Kaisou and Tofu Salad was meant to the sole all-greens of the night. It was comprised of slippery strands of seaweed and a few squares of unseasoned tofu (between silken and semi-firm) that were embellished with white sesame seeds and dried seaweed strips. It was a great vegetarian dish, but did not create nearly as much impact as I had hoped.
In my opinion, the Unagi Bibimbap resembles next-level Unagi Donburi. I'll take the former over the standard rice box any day!
The fried oysters were presented in a small, wooden box, and served with wasabi mayo and okonomiyaki dressing as dipping sauces. While I did not try this item, I was told that the oyster pieces were on the small side. The pieces did appear professedly crunchy from my point of view.
The final main dish was the absolute best of them all: Saba Oshizushi. Despite the lacklustre Salmon Oshizushi, we agreed to give Guu's pressed sushi another try. We switched up salmon for grilled mackerel, which was later discovered to be an amazing decision. Juices and natural oils from the mackerel pieces oozed onto the (still overly chunky) pieces of rice underneath, countering the strong smell of rice wine vinegar and making the layers a lot more pleasurable to munch. Had the slices of saba been just a bit thicker (the 1:1 ratio would have been ideal), I would have had no complaints whatsoever.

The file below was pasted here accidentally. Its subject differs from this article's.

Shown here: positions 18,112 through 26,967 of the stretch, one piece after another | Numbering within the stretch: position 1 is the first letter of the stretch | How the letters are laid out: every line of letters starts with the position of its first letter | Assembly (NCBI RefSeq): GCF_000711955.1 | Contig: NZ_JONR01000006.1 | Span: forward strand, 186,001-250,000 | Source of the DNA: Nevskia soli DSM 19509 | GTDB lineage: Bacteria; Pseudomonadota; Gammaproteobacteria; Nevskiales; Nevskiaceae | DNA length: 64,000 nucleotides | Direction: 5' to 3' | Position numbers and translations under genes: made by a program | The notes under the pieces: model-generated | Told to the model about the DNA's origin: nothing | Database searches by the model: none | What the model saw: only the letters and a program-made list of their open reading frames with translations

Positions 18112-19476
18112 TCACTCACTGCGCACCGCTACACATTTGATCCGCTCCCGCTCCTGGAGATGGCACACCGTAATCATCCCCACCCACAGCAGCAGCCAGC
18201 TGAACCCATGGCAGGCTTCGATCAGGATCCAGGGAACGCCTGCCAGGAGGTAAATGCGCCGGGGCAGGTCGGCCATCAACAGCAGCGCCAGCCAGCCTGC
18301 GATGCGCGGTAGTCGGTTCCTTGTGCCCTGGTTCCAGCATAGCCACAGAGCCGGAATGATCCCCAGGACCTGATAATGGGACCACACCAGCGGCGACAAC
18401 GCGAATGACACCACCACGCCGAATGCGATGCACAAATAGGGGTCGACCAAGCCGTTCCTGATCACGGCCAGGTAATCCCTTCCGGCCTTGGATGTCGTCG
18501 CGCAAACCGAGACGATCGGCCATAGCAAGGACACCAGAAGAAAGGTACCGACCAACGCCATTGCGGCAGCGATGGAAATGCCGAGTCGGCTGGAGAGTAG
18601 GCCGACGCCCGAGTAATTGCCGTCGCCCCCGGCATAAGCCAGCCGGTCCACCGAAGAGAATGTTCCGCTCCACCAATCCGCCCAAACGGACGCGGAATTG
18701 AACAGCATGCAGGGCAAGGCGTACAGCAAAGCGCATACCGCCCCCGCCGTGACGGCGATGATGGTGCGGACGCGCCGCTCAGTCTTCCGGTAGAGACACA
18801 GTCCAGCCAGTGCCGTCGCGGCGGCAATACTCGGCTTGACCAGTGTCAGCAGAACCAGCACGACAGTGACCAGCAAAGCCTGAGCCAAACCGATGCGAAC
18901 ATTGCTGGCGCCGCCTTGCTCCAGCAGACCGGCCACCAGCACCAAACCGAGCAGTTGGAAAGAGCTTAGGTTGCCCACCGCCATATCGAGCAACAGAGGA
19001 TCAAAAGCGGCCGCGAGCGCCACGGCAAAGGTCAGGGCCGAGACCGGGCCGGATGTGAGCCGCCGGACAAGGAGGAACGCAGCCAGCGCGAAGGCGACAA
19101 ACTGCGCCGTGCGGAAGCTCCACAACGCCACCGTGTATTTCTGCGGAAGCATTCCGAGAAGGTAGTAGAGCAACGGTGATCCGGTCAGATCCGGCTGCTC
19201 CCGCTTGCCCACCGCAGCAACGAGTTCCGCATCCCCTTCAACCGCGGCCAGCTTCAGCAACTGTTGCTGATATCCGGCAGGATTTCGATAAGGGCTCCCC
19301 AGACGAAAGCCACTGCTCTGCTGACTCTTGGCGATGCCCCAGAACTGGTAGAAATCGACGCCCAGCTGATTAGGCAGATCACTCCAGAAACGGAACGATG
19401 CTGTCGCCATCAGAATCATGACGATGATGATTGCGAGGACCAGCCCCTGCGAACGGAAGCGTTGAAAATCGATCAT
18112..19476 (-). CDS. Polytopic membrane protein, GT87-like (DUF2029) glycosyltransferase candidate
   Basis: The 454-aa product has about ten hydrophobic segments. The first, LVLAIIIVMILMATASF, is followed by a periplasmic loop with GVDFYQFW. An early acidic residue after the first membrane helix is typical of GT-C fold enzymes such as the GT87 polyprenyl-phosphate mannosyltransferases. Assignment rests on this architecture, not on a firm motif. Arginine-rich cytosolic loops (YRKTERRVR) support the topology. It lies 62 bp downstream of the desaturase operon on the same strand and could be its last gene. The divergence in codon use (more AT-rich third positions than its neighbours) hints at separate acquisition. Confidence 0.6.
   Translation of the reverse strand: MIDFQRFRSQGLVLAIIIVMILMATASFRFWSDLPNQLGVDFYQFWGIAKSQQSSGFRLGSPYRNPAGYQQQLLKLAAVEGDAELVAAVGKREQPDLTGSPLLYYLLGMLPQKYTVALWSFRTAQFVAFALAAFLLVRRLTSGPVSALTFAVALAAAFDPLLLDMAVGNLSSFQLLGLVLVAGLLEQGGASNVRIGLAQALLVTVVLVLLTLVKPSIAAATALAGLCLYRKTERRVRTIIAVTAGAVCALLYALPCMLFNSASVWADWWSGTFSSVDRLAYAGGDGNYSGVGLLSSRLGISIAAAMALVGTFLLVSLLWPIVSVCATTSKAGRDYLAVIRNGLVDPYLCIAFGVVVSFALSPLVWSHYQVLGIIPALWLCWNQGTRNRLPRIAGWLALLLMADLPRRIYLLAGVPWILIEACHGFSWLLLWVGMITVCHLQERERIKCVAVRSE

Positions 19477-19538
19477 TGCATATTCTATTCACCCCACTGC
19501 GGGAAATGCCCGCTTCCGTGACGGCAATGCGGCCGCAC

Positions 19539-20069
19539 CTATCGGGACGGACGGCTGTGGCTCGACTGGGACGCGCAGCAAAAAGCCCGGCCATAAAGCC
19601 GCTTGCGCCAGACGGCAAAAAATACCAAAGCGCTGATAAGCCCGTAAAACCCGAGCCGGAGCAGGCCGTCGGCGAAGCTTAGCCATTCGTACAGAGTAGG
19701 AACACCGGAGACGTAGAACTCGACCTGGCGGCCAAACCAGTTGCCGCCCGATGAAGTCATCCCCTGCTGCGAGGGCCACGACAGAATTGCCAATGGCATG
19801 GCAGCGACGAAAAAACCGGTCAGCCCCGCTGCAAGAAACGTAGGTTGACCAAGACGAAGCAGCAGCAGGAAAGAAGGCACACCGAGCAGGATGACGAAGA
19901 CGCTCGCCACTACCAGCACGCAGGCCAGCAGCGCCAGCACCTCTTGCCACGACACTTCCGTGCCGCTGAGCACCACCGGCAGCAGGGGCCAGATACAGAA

Expecting a butter tart topped with firm swirls of Japanese pumpkin, I was slightly taken back when the Mont Blanc turned out to be a sweet, mushy paste served atop a non-uniformly-trimmed circular slice of sponge cake. The whipped cream did not do it any favours either. I found the best part of the dessert to be the lonely piece of kabocha on top - it bore a strong resemblance to Daigakuimo, which, from experience, can be an addictive dish if properly prepared.
Several frozen grapes were served along with the bill.
Customers tend to order tapas in large quantities for sharing purposes, thus gradually increasing the total cost of the meal. For those that value the feeling of satisfaction in excess and quantity over distinctiveness, this probably won't be your dining location of choice. However for those that prefer eating small-sized, unique bites between periods of conversation, I'd suggest going for Guu!